When did things change? Well, to understand the "when," one must take into account the size and growth of the Federal Government. Two hundred years ago, a real "omnibus" kind of spending (or appropriations) bill was an impossibility. It was not until after the Presidency of FDR and the growth of the Feds under the same that such bills would make any kind of sense. Still, the Federal Government was substantially smaller, even then. But it in the sixties and seventies, under Johnson, Nixon, and Carter, there was a "boom" in government agencies, both in number, size, and scope. And it was under Reagan that the modern omnibus bills began to become all too common.

Reagan famously blew up at Congress for sending him such monstrous bills, threatening to veto any such bills in the future. Congress relented for a time, but soon returned to omnibus packages as a matter of course. Now, they really are the norm, bills thousands of pages long that need to be passed before we can even know what's in them (as Pelosi once said). Some are general spending bills (like the current one), others are special spending packages (like the Stimulus Bill), and still others are huge programs that cut across multiple Federal agencies (like Obamacare and the Patriot Act).

All of these bills represent growth of the Federal Government, growth of its size, its range of powers, its debt. They are, as a matter of course, antithetical to the concept of limited government. And they provide more opportunity for government malfeasance and waste, as well. Make no mistake here, this is not a Democrat/Republican thing at all. Under Bush (the last one) and Clinton, Republicans were happy to pass these behemoths, happy to sneak in plenty of pork. And both Bush and Clinton signed these bills. That said, the current denizen of the White House is not only willing to accept these things, he's also responsible for creating them. Obama doesn't just accept them, he calls for them, he supposes they are the right way to do business (for obvious reasons).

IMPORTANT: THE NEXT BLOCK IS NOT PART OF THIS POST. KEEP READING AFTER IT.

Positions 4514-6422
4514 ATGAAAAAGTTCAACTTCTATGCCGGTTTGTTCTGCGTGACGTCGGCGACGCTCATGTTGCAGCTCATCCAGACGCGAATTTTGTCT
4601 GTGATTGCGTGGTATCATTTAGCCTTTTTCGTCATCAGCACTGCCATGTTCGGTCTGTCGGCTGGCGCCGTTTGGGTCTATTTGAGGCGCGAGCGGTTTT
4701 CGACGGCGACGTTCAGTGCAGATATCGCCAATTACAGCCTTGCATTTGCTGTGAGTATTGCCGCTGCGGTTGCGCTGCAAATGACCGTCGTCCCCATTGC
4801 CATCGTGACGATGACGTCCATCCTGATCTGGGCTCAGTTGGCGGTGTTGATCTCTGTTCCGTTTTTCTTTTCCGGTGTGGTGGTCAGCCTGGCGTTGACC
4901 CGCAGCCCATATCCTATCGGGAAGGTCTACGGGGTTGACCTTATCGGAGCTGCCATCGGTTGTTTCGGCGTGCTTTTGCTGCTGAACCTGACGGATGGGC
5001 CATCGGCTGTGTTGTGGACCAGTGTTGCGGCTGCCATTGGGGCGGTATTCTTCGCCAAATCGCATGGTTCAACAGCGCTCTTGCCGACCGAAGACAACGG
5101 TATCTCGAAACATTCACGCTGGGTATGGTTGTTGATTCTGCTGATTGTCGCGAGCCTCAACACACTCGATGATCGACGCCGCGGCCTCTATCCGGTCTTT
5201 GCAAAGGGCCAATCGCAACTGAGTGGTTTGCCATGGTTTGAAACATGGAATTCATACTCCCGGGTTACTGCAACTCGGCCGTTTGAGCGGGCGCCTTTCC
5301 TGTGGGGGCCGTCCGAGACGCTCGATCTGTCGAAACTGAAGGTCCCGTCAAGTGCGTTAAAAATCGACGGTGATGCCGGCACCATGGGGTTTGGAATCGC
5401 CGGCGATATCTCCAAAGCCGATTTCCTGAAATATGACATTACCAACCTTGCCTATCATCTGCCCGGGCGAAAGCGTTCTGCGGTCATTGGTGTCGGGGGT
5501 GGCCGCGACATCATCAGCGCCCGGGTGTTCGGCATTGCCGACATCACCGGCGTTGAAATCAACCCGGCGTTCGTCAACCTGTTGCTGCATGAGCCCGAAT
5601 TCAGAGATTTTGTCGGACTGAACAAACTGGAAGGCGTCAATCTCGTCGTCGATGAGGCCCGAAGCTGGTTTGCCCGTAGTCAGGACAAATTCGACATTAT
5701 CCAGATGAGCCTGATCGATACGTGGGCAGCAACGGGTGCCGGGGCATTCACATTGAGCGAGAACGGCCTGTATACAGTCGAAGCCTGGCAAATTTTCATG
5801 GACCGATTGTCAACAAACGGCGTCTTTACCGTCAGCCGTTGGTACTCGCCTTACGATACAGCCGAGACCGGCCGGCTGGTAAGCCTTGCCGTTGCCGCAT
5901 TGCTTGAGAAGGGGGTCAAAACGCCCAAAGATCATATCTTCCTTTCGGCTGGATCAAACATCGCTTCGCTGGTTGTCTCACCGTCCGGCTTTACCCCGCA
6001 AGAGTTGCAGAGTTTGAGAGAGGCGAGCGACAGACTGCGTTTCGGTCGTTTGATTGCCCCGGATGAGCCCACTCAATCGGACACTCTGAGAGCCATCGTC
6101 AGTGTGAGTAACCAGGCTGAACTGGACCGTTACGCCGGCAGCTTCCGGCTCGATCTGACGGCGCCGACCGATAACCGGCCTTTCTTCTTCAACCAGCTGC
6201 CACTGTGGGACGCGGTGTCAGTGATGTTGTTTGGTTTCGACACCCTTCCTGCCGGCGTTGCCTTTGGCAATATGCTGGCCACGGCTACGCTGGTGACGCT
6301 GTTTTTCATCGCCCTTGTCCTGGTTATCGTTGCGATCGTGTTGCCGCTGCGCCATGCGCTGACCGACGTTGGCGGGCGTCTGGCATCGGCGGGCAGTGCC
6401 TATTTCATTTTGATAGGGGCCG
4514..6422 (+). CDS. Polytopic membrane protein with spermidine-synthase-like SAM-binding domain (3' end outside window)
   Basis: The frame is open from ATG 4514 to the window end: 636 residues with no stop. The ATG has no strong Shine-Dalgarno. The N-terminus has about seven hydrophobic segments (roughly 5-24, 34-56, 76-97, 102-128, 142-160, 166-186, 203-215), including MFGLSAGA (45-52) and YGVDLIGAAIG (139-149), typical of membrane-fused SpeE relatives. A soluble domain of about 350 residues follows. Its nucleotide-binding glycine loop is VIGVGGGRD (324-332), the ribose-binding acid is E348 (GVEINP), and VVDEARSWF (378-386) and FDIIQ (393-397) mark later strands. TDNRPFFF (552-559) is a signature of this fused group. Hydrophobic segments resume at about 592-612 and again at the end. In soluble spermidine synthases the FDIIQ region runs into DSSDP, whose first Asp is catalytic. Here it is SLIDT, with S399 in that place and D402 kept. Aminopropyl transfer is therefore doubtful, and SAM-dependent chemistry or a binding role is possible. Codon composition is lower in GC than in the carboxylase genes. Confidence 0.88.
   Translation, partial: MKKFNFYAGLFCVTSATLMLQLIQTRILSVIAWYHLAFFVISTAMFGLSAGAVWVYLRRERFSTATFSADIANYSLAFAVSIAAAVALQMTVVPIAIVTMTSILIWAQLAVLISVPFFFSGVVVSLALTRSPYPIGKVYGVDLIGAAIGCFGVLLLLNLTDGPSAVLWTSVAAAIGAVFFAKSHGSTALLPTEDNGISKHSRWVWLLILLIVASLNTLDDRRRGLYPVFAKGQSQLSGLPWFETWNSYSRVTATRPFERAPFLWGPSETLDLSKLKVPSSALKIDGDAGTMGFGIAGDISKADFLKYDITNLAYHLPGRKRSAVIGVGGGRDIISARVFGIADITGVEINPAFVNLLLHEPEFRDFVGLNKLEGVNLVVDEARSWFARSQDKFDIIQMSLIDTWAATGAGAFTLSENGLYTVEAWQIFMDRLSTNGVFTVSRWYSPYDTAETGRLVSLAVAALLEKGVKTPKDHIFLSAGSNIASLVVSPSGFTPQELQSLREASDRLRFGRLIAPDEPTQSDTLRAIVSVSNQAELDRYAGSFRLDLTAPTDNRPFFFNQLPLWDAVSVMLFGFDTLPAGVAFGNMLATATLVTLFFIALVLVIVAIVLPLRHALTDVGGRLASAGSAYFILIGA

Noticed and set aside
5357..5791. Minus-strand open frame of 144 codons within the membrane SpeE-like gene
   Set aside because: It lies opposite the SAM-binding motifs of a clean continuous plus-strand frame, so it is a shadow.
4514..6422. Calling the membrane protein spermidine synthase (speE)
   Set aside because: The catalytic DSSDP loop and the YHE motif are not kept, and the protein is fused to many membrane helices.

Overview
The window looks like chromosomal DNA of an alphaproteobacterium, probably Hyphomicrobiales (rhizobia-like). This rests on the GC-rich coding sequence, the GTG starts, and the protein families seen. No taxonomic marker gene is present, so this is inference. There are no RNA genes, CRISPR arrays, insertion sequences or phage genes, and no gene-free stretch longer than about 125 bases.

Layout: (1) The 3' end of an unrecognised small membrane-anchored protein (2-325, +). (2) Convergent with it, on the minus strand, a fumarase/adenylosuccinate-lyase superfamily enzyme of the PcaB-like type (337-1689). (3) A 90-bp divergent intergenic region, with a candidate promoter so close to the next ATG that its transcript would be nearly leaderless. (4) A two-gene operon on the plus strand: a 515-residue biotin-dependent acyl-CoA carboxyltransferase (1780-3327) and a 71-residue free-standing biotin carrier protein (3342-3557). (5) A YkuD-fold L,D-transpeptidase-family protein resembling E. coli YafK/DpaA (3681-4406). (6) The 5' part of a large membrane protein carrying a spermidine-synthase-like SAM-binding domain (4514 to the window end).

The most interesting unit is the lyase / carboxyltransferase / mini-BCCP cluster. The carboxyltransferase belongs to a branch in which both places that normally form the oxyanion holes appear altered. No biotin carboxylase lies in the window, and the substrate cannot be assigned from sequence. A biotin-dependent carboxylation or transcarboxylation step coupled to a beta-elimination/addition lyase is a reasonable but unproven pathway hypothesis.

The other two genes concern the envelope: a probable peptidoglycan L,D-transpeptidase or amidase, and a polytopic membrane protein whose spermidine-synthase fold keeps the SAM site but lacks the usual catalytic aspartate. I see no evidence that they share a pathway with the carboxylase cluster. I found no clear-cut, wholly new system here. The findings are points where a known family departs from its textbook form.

And as the current "crisis" indicates, most Democrats and many Republicans (in the Senate) appear to be on the same page. This may not be the best moment to highlight this issue, the problem with huge omnibus-style bills (spending or otherwise), but it deserves to be noted in my opinion. The refusal of the Senate and the President to entertain a piecemeal approach to spending and appropriations says something significant about the state of our government and about our future. And it's not good, regardless of how the shutdown plays out.

Cheers, all.


  1. I have no problem with piecemeal funding bills, but why the Parks department? Why did they feel that was the single most important department that needed funding over all the other ones? Probably because that one was giving them some bad PR. I like parks, don't get me wrong, but it doesn't help the millions of Federal workers out of a job unless the Republicans just think we need a place to relax and not think about our bills.

  2. Absolutely, the choice was PR-inspired. So too the bill to fund the NIH.

    That said, the Senate's (Reid's) response--echoed by the Admin--is telling. They don't such bills, period. They want the big omnibus ones. And again, so do some of the Repubs, there's no question about it. Why? The answer is obvious, I think: because of what such bills let them get away with.